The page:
Forty Second Day of the Omer
“Streshin, a typical shtetl in Belarus, supported at least 15 charitable organisations. There was a Hevrei K’disha (burial society). The Shomrim society would provide guards to stay with the body from death to burial. The Hevrei Tehillim society came together to read psalms and raise money for charitable projects. The Gemilut Hesed society made interest free loans to those in need. The women’s Lechem Evyeynim society collected extra Challah loaves on Thursday mornings and distributed them to needy Jews in time for the Sabbath. The Bikkur Holim Society would raise money for families to travel to the city for medical care. They would also harvest ice from the Dnieper every winter and store it in an underground cellar; the rest of the year they delivered ice to those suffering from fever. There was a Jewish Book Society which raised money for the lending library and invited lecturers from nearby cities
At its height in the 1880’s, the Streshin Jewish population numbered 552”
I found this information on the CLAL website, and it fascinated me. It was in a section about volunteering, and, curiously (or maybe not) this section is in the ‘Ritual’ category of the website. Volunteering for the good of the community is understood by them – and us – to come into the category of mitzvah.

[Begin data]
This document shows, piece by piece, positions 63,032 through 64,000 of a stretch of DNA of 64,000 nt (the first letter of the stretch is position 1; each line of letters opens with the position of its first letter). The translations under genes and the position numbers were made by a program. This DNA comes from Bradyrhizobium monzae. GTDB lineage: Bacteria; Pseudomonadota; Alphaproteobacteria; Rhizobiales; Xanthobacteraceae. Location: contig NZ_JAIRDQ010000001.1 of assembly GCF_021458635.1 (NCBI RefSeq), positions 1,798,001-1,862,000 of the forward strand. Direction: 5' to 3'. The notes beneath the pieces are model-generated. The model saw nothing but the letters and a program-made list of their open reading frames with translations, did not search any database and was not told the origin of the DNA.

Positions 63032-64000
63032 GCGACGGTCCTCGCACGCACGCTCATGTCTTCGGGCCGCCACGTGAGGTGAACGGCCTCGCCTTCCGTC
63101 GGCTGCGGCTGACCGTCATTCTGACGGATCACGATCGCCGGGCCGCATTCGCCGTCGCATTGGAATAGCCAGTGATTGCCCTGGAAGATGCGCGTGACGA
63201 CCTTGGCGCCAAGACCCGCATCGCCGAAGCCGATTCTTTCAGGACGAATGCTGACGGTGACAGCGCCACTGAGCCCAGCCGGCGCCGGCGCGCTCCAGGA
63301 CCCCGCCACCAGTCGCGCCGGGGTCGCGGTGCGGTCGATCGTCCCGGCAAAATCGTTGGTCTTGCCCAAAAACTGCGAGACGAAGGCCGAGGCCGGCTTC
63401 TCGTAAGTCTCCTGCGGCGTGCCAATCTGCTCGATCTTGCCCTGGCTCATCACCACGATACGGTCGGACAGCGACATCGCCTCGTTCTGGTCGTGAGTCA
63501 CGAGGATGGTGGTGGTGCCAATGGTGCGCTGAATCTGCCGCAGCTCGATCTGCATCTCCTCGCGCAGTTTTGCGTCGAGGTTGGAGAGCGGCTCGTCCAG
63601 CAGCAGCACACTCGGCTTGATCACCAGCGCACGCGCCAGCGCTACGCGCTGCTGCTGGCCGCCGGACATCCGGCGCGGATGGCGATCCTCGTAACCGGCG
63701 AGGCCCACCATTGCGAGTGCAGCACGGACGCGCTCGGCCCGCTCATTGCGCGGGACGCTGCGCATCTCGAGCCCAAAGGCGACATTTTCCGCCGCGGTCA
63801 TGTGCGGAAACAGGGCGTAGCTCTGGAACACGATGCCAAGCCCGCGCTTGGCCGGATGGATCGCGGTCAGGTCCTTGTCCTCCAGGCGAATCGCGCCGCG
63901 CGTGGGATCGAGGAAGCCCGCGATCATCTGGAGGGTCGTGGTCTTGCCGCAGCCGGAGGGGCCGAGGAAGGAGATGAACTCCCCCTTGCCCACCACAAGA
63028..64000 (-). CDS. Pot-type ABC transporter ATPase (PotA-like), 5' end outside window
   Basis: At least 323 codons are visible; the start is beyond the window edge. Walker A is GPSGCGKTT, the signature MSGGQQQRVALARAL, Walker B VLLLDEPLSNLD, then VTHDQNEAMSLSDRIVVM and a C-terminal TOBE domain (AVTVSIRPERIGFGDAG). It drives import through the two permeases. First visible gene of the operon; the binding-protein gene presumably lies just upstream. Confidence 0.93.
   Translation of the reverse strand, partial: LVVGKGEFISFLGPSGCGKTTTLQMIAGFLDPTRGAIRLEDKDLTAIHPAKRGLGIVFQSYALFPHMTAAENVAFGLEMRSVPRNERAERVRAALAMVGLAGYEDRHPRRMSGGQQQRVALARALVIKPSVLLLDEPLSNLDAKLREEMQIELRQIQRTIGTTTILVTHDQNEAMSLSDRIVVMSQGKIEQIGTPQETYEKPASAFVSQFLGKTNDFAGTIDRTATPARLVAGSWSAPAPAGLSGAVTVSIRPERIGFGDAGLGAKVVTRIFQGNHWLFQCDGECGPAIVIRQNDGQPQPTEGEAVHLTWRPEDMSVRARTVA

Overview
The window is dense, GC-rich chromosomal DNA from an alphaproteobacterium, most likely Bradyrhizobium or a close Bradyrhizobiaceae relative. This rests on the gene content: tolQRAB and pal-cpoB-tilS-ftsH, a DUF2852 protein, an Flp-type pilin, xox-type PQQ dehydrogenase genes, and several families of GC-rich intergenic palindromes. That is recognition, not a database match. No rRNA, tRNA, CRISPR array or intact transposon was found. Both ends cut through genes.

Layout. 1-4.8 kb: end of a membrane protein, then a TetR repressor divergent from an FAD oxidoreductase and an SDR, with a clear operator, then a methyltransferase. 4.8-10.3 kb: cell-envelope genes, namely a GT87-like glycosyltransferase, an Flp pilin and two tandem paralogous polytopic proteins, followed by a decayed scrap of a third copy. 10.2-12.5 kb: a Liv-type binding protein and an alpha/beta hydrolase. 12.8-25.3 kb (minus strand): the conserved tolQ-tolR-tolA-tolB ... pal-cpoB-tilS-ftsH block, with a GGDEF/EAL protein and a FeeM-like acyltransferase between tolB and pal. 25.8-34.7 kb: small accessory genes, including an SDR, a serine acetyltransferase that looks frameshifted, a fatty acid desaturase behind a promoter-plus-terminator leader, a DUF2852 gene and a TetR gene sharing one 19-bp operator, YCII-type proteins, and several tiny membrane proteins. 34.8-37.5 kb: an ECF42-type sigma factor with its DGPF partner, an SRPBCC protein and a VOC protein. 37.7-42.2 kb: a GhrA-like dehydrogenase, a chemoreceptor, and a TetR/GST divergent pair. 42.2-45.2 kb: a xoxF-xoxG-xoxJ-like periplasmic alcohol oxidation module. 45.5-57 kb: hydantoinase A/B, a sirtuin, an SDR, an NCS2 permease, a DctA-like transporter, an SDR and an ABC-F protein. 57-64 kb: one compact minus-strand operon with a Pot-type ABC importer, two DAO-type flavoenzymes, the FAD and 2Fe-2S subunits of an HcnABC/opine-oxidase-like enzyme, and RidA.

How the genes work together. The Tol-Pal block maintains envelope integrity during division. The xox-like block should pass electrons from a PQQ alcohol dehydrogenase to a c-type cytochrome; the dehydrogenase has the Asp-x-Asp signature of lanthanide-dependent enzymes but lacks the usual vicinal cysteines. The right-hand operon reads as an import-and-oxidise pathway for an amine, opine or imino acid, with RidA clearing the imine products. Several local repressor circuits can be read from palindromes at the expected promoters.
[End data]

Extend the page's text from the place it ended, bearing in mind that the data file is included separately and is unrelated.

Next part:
The tiny community in Streshin organised itself to care for itself. It understood its religious life to be expressed in the way the community worked, that the way to show love for God is to care for God’s creation; that whatever you might or might not believe, what is important is what you do.
We are in the period of the counting of the Omer that leads from Pesach to Shavuot – from the Exodus to the receiving of the Covenant and the creating of peoplehood at Sinai through the acceptance of the Covenant and its conditions – the mitzvot.
The purpose of the exodus from Egypt was the event that took place three months later – the organising of a group of frightened slaves and refugees into a people unified by that covenant and by the relationship with God that it was based upon. The peoplehood was defined not by blood, not by belief, but by what we did – what we thought was important and what showed our real values was embedded in the mitzvot, the behaviours that we took upon ourselves as an obligation, and which changed us and our thinking as we acted in accordance with their requirements